The concept or doctrine of waiver, relates and overlaps with the concepts or doctrines of abandonment, election and estoppel, because their common feature is that they all involve a resignation or relinquishing of a legal right or claim by a party, which conduct binds such party.
The concept of abandonment focus on the unqualified forsaking or abandonment of a legal right or claim and as in waiver, abandonment needs to be intentional.
The concept of “election” requires a party to elect between two mutually inconsistent legal rights, each of which has different consequences.
The concept of “estoppel” prevents a party to litigation by its prior conduct, from relying upon a legal right, on the basis that to do otherwise, would produce an injustice.
From a review of the relevant case law of the most important common law jurisdictions, the following legal principles are traced:
(1) When the parties entered into an agreement to arbitrate, it is reasonable that a presumption in favour of arbitration should be recognised. This presumption would favour preservation of the arbitration right further along the litigation spectrum with a determination of waiver being less readily made.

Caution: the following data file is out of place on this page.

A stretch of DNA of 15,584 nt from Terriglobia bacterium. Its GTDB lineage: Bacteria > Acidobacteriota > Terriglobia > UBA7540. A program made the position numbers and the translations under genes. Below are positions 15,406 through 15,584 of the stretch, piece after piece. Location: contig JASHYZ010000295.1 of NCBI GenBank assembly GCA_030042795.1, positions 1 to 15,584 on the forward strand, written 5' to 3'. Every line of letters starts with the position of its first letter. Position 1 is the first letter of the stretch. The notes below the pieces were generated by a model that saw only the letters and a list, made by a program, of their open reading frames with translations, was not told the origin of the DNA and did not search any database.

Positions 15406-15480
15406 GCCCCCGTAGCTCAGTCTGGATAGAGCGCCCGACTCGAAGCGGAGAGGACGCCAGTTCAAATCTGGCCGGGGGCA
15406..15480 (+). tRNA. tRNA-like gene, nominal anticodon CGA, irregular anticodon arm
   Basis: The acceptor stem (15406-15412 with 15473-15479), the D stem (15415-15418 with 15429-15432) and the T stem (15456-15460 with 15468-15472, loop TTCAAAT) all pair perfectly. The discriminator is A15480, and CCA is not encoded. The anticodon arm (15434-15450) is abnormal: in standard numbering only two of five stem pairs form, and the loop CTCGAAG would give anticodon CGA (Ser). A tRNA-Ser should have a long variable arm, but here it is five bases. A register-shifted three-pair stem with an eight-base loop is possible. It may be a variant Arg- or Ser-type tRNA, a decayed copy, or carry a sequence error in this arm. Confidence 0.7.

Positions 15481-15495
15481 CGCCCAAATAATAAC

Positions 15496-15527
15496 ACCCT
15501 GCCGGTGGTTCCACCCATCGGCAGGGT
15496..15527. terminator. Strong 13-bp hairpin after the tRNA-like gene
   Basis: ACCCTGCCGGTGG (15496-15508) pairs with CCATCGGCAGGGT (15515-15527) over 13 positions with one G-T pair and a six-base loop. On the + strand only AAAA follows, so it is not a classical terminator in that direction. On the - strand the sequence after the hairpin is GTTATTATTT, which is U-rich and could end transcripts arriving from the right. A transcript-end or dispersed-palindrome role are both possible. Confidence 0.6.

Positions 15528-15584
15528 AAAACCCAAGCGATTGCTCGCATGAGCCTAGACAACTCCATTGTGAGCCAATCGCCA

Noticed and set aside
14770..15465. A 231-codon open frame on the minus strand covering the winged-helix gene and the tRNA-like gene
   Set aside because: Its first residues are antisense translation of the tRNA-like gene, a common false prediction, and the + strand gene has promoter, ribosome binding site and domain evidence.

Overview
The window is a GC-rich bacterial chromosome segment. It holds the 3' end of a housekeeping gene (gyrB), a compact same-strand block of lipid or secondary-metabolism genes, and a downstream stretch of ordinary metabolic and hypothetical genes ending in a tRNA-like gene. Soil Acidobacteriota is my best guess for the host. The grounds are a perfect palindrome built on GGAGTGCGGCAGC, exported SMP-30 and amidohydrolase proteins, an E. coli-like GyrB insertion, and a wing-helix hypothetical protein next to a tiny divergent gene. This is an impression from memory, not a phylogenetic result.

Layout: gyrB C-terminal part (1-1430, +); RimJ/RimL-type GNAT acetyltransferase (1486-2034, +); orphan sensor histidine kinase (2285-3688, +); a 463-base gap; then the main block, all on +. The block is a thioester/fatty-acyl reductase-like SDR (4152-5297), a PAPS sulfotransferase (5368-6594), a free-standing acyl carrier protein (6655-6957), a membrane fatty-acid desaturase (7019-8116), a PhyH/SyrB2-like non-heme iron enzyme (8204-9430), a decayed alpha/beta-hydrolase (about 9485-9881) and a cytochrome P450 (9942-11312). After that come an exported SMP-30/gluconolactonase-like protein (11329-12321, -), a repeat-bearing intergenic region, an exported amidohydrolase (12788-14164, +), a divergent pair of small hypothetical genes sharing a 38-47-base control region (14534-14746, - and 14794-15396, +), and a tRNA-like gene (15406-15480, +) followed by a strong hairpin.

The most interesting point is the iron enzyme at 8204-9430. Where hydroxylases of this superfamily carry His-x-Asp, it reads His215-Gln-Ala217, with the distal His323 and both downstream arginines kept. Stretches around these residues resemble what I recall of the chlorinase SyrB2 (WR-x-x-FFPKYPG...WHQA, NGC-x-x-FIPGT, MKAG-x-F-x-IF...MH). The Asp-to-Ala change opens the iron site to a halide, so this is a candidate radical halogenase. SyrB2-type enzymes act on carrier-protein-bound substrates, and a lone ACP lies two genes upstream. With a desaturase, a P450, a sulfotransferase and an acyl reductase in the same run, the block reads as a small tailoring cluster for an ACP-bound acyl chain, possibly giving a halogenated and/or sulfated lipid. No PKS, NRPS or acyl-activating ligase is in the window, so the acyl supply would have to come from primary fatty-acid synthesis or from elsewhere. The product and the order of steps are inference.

(2) When parties enter into an arbitration agreement, they are seeking to limit the resolution of the subject dispute to one adjudication in one forum only, and the involvement in litigation is inconsistent with such core consideration underlying the arbitration agreement.
(3) A waiver of arbitration ought not to be readily inferred. Participation in the early stage of litigation ought not readily to ground a waiver determination.
(4) The progress of the litigation within the willing participation of both parties to an intermediate stage or nature stage, should ground a waiver.
(5) Where each of the disputants has on the evidence, clearly and unequivocally waived their right of arbitration then, whatever analysis is adopted (i.e. waiver, abandonment, election, estoppel, variation of contract etc.), and whether or not the matter has proceeded some distance along the litigation spectrum, a determination of waiver should be made. The arbitration mechanism is the product of the agreement of parties and they must have the power to vary or annul same.
The present article is based solely on the excellent paper of Peter Gillies and Andrews Dahdal “Waiver of Right to Arbitrate by Resort to Litigation in the context of International Commercial Arbitration”, published in Journal of International Commercial Law & Technology (Vol. 2, Issue 4 (2007).
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